The enzyme, called aconitase, is a well-known component of the pathway in cells that produces energy. But in a study using baker's yeast, Dr. Ronald Butow, professor of molecular biology, has shown a new function for the enzyme – keeping the mitochondrial genome intact.
The study is available online and in the Feb. 4 edition of the journal Science.
Mitochondria are the powerhouses of cells and create energy for all cellular processes. It is thought that mitochondria are descended from bacteria that originally took up residence in early cells. Through elements of a little-understood symbiotic relationship between the bacteria and the cell, the bacteria lost their independence and evolved into an organelle that provides energy for the cell. The relationship between mitochondria and the cell make each vital to the other's survival, and may explain a key biological event – the development of an efficient energy producer to fuel the evolution of more complex life forms.
Because of their supposed microbial origins, mitochondria have their own DNA, which is separate from the DNA in the cell nucleus. Cells that have lost their mitochondrial DNA do not pass on working mitochondria when they divide. Without working mitochondria, cells cannot produce energy efficiently. Events that lead to mitochondrial DNA defects are associated with neuromuscular diseases and premature aging disorders in humans.
"Mitochondrial DNA was discovered in the 1960s, and we still do not know much about how it is organized, packaged or inherited," said Dr. Butow. "What is really amazing is that we very recently discovered proteins associated with mitochondrial DNA that were thought to only have metabolic functions, and that aconitase, one of these proteins, is essential for mitochondrial DNA maintenance and inheritance, a new function independent of its normal enzyme activity."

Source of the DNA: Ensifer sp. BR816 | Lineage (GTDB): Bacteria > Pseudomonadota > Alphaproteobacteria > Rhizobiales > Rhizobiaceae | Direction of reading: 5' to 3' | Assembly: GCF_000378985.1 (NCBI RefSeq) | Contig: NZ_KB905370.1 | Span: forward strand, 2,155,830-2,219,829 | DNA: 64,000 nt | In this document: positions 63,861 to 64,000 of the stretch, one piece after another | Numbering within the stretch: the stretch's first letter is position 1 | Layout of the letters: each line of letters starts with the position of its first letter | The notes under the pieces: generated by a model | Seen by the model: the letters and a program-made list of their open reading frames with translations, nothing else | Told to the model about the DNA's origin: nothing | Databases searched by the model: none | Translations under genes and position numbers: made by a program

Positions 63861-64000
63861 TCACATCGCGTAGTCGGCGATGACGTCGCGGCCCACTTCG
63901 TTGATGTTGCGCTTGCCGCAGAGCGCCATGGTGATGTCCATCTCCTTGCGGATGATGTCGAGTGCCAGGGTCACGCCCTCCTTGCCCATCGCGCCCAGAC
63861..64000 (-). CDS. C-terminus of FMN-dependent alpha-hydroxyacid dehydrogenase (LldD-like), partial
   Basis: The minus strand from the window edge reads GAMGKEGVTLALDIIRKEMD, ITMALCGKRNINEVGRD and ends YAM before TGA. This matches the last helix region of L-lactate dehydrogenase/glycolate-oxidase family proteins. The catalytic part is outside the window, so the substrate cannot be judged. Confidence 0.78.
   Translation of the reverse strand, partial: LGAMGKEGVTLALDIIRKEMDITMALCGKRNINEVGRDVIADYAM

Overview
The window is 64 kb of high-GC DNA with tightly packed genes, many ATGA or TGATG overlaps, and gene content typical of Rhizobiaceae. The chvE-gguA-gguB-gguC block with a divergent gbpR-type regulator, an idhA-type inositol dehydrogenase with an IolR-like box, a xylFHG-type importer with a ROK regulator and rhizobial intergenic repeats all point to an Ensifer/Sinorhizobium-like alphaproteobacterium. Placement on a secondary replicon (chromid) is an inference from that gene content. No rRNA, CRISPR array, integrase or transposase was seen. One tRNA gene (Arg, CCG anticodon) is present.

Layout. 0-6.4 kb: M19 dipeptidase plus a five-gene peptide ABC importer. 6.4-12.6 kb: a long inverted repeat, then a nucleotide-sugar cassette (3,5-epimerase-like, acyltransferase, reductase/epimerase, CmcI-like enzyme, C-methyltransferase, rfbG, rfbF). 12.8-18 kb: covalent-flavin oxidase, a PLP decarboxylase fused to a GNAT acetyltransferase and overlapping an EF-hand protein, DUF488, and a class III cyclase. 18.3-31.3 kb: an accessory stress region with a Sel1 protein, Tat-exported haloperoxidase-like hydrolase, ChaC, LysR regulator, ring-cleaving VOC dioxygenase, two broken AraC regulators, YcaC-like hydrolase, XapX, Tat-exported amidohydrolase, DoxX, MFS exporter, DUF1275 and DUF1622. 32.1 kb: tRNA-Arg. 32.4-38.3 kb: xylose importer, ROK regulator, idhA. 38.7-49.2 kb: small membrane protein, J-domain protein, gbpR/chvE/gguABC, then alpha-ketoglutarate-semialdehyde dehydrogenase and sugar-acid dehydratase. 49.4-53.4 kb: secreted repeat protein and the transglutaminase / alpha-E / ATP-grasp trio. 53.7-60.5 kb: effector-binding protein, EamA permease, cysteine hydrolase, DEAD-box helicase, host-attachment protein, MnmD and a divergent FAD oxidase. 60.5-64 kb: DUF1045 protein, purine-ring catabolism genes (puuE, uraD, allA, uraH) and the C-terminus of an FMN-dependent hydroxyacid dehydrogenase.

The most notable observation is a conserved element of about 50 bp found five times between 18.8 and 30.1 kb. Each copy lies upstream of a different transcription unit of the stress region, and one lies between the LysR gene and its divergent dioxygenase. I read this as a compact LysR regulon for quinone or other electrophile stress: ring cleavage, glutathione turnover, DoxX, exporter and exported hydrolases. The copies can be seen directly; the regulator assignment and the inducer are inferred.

To determine the region of aconitase that keeps mitochondrial DNA intact, Dr. Butow's group made mutations in parts of the enzyme that are important for its catalytic activity. In spite of these mutations, aconitase still functions in the maintenance of mitochondrial DNA. The researchers concluded that aconitase's role in protecting the mitochondrial genome is independent of its role in making energy, giving a new face to the long-known enzyme.
Genes in the cell's nucleus code for aconitase, and once made, the protein is shuttled to the mitochondria to serve its functions. According to Dr. Butow, aconitase may participate in an internal cell communication system known as retrograde signaling.
Retrograde signaling serves as a status-check in cells, where the mitochondria signal to the nucleus if something is wrong and when things are better again. By protecting the mitochondrial DNA, aconitase may be part of the "A-OK" signal after the cell experiences stress.
The role of aconitase in stabilizing the mitochondrial genome may be an evolutionary adaptation where the mitochondria co-opts a nuclearly encoded protein to ensure survival of its genome, said Dr. Butow. "The cell takes care of the nucleus, because that is where its genome is," he said, "but the mitochondrial genome is not looked after. It has to take care of itself."
Other UT Southwestern researchers who participated in the study are lead author Dr. Xin Jie Chen, assistant professor of molecular biology, and Xiaowen Wang, research assistant in molecular biology. Dr. Brett A. Kaufmann, a former graduate student at UT Southwestern now with the Montreal Neurological Institute, also contributed.
The study was supported by the National Institutes of Health.
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